Medical workup of BPH and what to expect

Medical workup of BPH and what to expect

If you’ve been finding that you need to urinate more often, especially at night, it may be more than too many liquids at bedtime. Benign prostatic hyperplasia is a glandular condition that affects most men as they pass their fifth decade. While this condition can appear in patients below this age, it’s most common later in life. Other symptoms associated with this condition include erectile dysfunction, retrograde ejaculation, and trouble emptying the bladder. If these sound like something you face, it may be time to see a specialist for diagnosis.

Getting A Diagnosis For BPH

The first stage of diagnosing benign prostatic hyperplasia is scheduling an appointment with a qualified specialist. These initial exams involve a series of steps outlined below:

  • Digital rectal exam – The doctor will check the size of your prostate by inserting a finger in your rectum.
  • Urine test – Your physician will take your urine sample for analysis. This is done to rule out infection and other potential conditions that can produce symptoms like those of BPH.
  • Blood Test – A blood test can rule out problems with your kidneys
  • Prostate-Specific Antigen Blood Test – Also known as a PSA test, this checks for elevated levels of this antigen in your system. These commonly increase when prostate enlargement is present. However, it may also be caused by prostate cancer, infection, surgery, or recent procedures.
  • Urinary Flow Test – This procedure determines if you have a regular flow rate while urinating. This test may both be done during diagnosis and throughout treatment to determine progress.
  • Postvoid Residual Volume Test – PRVT checks for how thoroughly you’re able to empty your bladder while urinating. BPH can obstruct the urethra and make it difficult to fully empty your bladder.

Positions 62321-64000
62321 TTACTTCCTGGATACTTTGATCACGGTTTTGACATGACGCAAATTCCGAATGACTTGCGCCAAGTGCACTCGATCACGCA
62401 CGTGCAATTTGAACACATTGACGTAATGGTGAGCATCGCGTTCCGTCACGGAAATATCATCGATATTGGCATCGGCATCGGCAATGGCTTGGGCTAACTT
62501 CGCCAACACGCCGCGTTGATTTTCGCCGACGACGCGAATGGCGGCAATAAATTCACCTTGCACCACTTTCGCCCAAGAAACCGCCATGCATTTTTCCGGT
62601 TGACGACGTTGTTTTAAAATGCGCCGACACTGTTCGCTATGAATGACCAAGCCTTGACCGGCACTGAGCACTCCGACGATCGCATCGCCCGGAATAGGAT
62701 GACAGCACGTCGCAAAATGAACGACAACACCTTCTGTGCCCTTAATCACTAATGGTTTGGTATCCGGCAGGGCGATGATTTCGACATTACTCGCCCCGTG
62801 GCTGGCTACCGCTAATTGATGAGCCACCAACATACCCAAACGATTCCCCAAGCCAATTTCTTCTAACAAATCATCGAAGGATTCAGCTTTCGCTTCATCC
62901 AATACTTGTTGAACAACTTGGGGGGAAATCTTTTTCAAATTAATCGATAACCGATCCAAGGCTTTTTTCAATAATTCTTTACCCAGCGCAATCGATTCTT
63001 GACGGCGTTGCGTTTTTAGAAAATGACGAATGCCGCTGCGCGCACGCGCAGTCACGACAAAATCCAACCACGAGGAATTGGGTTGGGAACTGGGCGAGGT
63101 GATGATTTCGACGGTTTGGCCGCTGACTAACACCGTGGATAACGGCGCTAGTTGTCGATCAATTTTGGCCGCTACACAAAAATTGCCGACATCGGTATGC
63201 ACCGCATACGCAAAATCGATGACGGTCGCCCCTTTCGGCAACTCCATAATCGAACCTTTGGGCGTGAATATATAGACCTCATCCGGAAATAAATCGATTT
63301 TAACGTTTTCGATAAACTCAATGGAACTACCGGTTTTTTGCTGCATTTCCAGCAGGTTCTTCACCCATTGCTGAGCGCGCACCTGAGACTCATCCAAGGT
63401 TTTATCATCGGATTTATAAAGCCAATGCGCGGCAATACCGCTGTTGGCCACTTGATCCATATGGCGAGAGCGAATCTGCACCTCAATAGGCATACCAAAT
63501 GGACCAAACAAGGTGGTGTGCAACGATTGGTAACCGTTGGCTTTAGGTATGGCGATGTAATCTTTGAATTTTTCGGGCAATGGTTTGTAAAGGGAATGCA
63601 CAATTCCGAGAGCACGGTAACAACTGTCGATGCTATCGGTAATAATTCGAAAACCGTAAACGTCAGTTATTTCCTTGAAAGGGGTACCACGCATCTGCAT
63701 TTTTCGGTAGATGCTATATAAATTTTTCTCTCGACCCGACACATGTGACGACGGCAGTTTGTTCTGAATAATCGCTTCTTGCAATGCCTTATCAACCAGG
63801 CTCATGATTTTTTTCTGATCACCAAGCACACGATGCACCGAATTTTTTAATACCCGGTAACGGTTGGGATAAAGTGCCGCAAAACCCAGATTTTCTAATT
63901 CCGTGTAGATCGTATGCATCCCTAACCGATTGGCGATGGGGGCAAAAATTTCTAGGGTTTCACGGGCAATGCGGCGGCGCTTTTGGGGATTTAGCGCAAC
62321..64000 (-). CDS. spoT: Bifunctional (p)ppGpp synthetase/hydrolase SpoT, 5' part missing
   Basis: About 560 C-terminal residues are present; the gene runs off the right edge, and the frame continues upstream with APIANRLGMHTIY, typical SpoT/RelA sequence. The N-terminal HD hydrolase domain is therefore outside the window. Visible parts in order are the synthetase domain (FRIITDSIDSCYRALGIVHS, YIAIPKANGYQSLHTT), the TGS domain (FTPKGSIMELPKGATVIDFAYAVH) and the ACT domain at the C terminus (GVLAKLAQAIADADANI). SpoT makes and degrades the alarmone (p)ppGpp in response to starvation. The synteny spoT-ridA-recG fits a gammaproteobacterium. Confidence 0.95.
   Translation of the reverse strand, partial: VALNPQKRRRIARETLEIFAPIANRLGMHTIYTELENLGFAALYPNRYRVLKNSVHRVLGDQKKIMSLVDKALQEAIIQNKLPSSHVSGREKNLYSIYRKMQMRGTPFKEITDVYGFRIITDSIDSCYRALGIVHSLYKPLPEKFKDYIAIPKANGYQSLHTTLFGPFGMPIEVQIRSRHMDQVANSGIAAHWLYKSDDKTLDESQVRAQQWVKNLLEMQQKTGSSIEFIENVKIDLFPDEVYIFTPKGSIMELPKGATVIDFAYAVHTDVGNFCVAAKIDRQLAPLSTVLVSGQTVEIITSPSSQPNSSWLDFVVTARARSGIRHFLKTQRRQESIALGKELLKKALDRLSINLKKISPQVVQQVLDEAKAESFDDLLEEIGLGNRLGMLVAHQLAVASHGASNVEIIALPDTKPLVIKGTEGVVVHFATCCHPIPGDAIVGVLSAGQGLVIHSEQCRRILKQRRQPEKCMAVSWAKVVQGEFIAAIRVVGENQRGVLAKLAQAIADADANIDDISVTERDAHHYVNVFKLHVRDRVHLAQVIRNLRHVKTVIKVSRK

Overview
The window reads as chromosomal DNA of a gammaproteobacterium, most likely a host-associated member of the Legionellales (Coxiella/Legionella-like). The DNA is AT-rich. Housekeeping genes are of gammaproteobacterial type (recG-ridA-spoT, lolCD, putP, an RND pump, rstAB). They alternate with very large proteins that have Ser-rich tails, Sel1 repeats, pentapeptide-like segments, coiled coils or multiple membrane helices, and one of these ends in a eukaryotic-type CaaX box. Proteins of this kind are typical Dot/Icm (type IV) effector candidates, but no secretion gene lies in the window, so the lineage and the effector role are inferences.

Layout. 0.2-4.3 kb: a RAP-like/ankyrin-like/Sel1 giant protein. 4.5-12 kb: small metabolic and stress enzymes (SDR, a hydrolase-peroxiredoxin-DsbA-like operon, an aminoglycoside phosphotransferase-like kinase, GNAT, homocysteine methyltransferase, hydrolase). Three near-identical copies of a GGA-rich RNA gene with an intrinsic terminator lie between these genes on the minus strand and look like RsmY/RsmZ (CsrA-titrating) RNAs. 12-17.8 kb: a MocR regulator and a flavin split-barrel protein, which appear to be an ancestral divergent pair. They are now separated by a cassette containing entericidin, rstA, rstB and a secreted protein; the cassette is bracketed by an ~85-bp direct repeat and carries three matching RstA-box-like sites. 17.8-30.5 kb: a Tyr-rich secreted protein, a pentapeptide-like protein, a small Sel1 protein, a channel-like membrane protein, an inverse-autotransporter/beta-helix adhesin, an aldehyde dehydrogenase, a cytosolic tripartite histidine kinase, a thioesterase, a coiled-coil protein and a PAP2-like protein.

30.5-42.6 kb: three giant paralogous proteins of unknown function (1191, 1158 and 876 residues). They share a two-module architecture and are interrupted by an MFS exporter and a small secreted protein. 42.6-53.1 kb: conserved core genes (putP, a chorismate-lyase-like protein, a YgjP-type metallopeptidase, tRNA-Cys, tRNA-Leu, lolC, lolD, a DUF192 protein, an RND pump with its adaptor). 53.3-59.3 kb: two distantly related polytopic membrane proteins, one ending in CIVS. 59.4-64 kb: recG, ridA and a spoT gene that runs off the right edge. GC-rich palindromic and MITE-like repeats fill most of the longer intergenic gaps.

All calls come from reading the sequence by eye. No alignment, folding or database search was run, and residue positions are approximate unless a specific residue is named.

• 24-Hour Voiding Diary – In some cases, it may be deemed beneficial to determine how frequently you are urinating and how much you produce over a 24-hour period.

In complex cases, additional testing may be necessary. This may include the following tests:

  • Transrectal Ultrasound – This procedure involves the insertion of an ultrasound probe into the rectum to evaluate the current condition of your prostate.
  • Prostate Biopsy – The above procedure can be used to guide needles for taking tissue samples from your prostate. This is known as a biopsy and is often done to help diagnose or rule out prostate cancer.
  • Urodynamic and Pressure Flow Studies – These studies are done to determine bladder function, especially in men with potential neurological problems. They involve the insertion of water into the bladder to measure pressure and elimination.
  • Cystoscopy – This procedure involves the insertion of a cystoscope into the urethra. This camera allows the specialist to view the state of your bladder and urethra tissue. A local anesthetic precedes this treatment.

The above represents the most frequently used methods of diagnosing benign prostatic hyperplasia and other conditions affecting the prostate. 

Reach Out To Your Specialist For Diagnosis

Schedule a consultation today if you’re experiencing symptoms related to BPH and want to determine if that’s the underlying cause. You’ll undergo a full medical workup to determine if your prostate has become enlarged. Once a diagnosis is reached, together, you can develop a treatment plan. BPH is a controllable condition, and its symptoms are often reversible, so call today!

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